Vampire Weekend opened its Sept. 3 set at Agganis Arena with “Ladies of Cambridge,” a deep cut that hasn’t always made the setlist on the band’s Father of the Bride tour. But after the band’s six-year hiatus from performing in Boston, the song—which happens to be the first song the band ever recorded and released—was a warm introduction for an arena filled with fans whose devotion clearly stood the test of time.
Appeals to the unruly pride of New Englanders were plentiful during the set, but they weren’t contrived: Dancing along to the breezy bongo beat of “Cape Cod Kwassa Kwassa” and rounding out the night with a climactic showing of “Walcott,” the crowd received the Columbia University alumni as if they had spent their college years down the road in Cambridge.
“To this day sometimes—even in other countries—people think we’re from Massachusetts,” Ezra Koenig, the band’s stately frontman, told the crowd.
Koenig toggled effortlessly between bouts of warm charisma and theatrical seriousness. The singer graciously indulged a fan’s request for the formidable—and frankly unperformable—“Hudson” before joking that the band would have to “work on it” after attempting the first verse.
Vampire Weekend also revived “Arrows” and “M79” after they were requested by individual fans, who Koenig called upon during the encore. Earlier in the set, the singer let loose for an extended guitar face-off with touring guitarist Brian Robert Jones during “Sunflower,” which broke into a “Seven Nation Army”-style chant that cemented Vampire Weekend’s status as a premier guitar band.
But really, Vampire Weekend is an everything band. Following the harpsichord-heavy Victorian instrumentals that played after the opener’s set, a breeze of preppy pomp swept through the arena for the performance. The band exhibited its musical breadth with zippy keyboard progression changes in “Diplomat’s Son” and a bongo-synth hybrid breakdown during “Sympathy.”
Vampire Weekend’s catalog, although marked by contemplative brooding, lends itself to lively performances. Fans screamed the lyrics to “A-Punk” and danced along to “Unbelievers,” a song that’s upbeat tempo belies its existential questions. With conviction seething through every lyric, Koenig and Co. created an environment comfortable enough for a choir of strangers to scream “I don’t wanna live like this / But I don’t wanna die” in unison during “Harmony Hall.” Vampire Weekend made what often sounds heavy through headphones feel trivial for a night.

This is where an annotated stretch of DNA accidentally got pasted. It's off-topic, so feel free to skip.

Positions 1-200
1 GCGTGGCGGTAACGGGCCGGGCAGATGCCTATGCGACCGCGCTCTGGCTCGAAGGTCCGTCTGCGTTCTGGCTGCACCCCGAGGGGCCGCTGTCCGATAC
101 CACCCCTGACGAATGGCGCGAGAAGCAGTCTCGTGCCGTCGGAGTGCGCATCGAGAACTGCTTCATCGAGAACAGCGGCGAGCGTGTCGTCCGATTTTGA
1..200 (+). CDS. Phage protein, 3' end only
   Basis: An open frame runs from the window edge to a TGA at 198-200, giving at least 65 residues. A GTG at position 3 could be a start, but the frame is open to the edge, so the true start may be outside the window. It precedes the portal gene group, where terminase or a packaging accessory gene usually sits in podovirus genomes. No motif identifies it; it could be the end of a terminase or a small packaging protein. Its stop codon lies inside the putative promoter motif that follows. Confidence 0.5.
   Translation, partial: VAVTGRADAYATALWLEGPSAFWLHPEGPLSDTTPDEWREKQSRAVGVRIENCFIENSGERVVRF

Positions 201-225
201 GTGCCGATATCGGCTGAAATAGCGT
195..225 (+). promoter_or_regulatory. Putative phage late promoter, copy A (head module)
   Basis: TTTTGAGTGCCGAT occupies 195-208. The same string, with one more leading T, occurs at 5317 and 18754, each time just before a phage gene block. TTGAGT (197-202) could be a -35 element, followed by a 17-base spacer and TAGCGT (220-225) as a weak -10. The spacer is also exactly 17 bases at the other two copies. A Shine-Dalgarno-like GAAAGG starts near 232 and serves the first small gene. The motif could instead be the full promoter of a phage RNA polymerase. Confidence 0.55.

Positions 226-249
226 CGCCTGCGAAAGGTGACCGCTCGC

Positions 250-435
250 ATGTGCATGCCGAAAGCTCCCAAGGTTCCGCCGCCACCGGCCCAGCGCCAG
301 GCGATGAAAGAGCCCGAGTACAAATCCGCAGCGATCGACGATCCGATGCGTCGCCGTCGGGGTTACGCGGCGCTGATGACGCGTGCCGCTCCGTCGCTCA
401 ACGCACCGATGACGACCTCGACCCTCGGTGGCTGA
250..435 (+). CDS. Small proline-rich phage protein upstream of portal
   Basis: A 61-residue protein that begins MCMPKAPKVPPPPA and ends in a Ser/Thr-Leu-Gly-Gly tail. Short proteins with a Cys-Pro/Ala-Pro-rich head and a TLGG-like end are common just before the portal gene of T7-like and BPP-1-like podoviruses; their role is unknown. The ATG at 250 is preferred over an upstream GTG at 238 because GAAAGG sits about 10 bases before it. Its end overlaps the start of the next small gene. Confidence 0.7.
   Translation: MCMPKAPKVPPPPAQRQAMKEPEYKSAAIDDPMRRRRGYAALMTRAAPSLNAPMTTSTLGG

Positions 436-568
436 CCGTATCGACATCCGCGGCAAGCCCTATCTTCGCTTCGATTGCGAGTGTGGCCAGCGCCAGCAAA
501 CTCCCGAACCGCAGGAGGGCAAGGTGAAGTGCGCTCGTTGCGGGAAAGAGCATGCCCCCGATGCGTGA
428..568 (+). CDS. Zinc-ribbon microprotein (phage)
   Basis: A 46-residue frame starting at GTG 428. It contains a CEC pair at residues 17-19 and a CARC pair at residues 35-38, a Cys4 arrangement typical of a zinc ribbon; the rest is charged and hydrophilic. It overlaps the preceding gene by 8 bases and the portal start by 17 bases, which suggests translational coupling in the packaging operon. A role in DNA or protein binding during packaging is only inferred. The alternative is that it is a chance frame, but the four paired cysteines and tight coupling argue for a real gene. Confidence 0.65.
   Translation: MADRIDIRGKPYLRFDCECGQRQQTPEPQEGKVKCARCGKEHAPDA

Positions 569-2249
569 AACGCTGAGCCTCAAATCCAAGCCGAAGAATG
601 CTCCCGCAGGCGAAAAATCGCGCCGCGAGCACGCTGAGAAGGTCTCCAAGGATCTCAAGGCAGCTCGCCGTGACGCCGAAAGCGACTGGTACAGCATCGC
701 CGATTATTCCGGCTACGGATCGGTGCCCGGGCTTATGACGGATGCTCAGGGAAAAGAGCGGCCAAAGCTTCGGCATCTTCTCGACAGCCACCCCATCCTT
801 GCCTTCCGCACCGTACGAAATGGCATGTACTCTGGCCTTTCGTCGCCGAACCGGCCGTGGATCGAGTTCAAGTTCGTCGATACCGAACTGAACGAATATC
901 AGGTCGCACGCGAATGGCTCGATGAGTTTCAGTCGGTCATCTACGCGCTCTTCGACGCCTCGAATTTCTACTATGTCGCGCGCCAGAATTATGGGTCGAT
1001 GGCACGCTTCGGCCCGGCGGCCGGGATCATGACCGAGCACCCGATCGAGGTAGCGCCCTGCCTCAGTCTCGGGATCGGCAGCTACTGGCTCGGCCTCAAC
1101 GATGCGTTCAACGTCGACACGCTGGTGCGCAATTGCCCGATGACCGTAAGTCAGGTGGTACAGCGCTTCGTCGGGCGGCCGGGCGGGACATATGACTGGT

When I first read Mike Powell’s 8.0 Pitchfork review of Father of the Bride in May, I was jarred by the comparison of Vampire Weekend to Phish. Phish is an ’80s jam band known for garish instrumentals and its inexplicably cultish fanbase, while Vampire Weekend is a band of Ivy League-educated millenials who romanticize Peter Gabriel and dignified ottoman couches over harpsichord and violin flourishes. In other words, Phish is a warm tuna fish sandwich from a deli with a B rating, and Vampire Weekend is a hearty sweetgreen salad. At the band’s Agganis show, however, I began to understand the offbeat comparison.
Watching Vampire Weekend perform is like watching Phish—or the Grateful Dead, for that matter—in that the fans are surprisingly devoted. When you go to a concert, you expect fans to sing along to the songs with the punchy chrouses: the “Diane Young”-s and “Oxford Comma”-s of the world. People who pay money for concert tickets are people who know the words to the songs.
Even so, bearing witness to a room of thousands reciting a clunky string of city names that include “Mechanicsburg, Anchorage, and Dar es Salaam” during the first verse of “Step” was both wonderful and eerie. Vampire Weekend lyrics tend to be a mouthful, but Boston fans proved they were up to the task of sinking their teeth in for a few hours.
Featured Image by Kaitlin Meeks / Heights Senior Staff